When Marc Edwards took the job of CEO of Kane Biotech in September 2018, he became the Winnipeg company’s third CEO in less than five years, not really a sign of growth or stability.
The company has about 70 patents, primarily to address the prevention and removal of microbial biofilms. It’s an unmet need, yet the 19-year-old company had been unable to break into the market despite a series of high-profile research partnerships over the years.
That started to change at the beginning of 2019.
It began with a large order of its commercial oral pet-care product by a large national retail chain. The company beefed up its senior management and governance with its first scientific advisory board and a new chief scientific officer who’d just left Proctor and Gamble after 25 years.
Jaws dropped in the summer when it received a $3.8-million interest-free loan from Western Economic Diversification to commercialize a gel treatment for wounds for humans. It’s something the company had been trying to do for most of its history.
At the time, Ray Dupuis, Kane’s chief financial officer, said, "This is huge for us. It’s transformational for the company."
Last month, the company announced it had received a $3.4-million grant from an unnamed public-sector funder (likely an American government agency) to work on the same type of project.
At the same time, its new scientific advisers urged the company to re-embark on efforts to get regulatory approval of that technology from the U.S. Food and Drug Administration.
Edwards said it had received guidance in the past that it could apply as a medical device rather than a drug, which would dramatically reduce the time and expense of the regulatory approval process.
In December, it raised $2.5 million in a private placement and expects to raise another $1 million in new equity.
Its third-quarter results noted a $2.7-million gain from the settlement of a lawsuit, likely the one with Nestlé of which the details are confidential.
"We have had an incredible year," Edwards said.
"When I came on board 15 months ago, we needed to do half-a-dozen things and we wanted to do another half-dozen things. We accomplished everything and more."
The expectation is that the momentum is going to carry into this year. Among other things, it will start the process to get regulatory approval for its wound-care gel and to have the product on the market by the end of the year.
"It has been interesting speaking to investment bankers," Edwards said from San Francisco, where he is attending the J.P. Morgan Healthcare Conference.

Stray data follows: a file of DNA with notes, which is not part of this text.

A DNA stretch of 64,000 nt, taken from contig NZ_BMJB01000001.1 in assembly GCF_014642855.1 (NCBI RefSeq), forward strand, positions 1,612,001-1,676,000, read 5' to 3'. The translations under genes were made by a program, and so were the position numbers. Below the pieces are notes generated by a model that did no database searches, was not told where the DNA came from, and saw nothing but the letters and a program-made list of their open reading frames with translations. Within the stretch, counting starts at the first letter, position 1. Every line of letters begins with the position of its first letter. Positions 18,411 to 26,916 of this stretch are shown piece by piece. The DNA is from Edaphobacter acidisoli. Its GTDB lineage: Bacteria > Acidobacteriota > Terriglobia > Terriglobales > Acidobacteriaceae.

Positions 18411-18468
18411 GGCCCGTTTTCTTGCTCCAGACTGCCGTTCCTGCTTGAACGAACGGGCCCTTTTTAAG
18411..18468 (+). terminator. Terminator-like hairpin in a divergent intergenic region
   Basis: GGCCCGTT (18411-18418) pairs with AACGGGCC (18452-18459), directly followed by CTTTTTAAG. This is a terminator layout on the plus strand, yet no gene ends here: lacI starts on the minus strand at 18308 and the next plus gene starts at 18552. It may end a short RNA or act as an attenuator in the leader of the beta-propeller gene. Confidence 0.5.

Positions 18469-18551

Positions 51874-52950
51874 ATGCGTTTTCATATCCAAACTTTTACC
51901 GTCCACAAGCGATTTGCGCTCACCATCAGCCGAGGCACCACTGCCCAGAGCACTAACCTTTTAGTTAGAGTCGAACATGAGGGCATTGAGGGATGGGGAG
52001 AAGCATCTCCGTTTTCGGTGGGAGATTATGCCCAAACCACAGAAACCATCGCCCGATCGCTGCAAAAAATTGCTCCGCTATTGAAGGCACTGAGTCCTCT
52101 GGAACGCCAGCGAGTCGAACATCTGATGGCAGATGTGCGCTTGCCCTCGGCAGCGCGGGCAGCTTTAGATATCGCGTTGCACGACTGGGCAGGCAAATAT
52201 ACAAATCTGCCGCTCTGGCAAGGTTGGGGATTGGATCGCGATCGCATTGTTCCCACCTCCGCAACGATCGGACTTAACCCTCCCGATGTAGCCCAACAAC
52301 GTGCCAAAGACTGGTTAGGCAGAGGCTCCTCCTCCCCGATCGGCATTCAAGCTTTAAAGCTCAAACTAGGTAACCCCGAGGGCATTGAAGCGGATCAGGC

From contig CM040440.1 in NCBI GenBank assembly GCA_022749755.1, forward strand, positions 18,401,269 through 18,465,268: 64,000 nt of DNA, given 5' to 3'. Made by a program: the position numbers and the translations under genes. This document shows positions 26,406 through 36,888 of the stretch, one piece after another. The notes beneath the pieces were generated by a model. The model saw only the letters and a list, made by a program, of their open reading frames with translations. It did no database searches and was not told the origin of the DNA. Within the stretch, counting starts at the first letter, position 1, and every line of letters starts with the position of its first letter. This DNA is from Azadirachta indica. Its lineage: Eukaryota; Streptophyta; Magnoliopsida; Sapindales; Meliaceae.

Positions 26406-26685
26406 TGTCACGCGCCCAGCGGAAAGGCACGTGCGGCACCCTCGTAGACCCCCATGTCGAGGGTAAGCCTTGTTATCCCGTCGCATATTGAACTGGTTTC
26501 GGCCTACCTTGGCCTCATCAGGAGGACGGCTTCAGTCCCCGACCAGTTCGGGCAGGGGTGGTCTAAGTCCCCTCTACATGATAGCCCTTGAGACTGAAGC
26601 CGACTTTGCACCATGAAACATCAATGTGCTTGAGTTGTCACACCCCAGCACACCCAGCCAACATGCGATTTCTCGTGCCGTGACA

"Most of them thought we were dead and gone. Initially, when I was reaching out to these guys, they would not take a meeting. The company had been blowing a lot of hot air for a long time. Everyone was knocked on their behind when they heard what we were doing."
With a $14-million market cap, Kane is only just presenting as a revenue-making company.
For the first nine months of 2019, it generated $1.13 million in revenue, almost 2 1/2 times better than the previous year.
Edwards and his management team have been aggressively buying shares and have contributed to the private placement offering, something that would typically bring favour from the capital markets.
"I’ve bought close to 2.5 million shares in Kane since I came on, most on the public market. Our new chief scientific officer has reinvested just about 100 per cent of his salary in equity in Kane, and Ray (Dupuis, the CFO), has continuously participated in our fundraising and has bought shares on the open market," Edwards said.
"The fact that insiders believe so strongly in the company is a good indication of where this thing is going."
While it works towards getting the final touches on its wound-care formulation — a global market expected to be worth about US$22 billion by 2022 — Kane has developed a number of new products for the US$5.2 billion pet-care market.
Among those products is the first canine shampoo formulated into an aerosol dispenser that is to be released in the next few weeks via a Kickstarter campaign.
"We’ll have good first-mover advantage on this and we’re looking to use that and really dominate the pet shampoo market," Edwards said.
Its North American distributor for its veterinary line of pet-care products has expanded to South America, and the company is in discussions to expand it into Europe.
The company and its 15 Winnipeg staff members are in the process of moving into a new lab and offices in the newly opened Smartpark Innovation Hub.
Martin Cash has been writing a column and business news at the Free Press since 1989. Over those years he’s written through a number of business cycles and the rise and fall (and rise) in fortunes of many local businesses.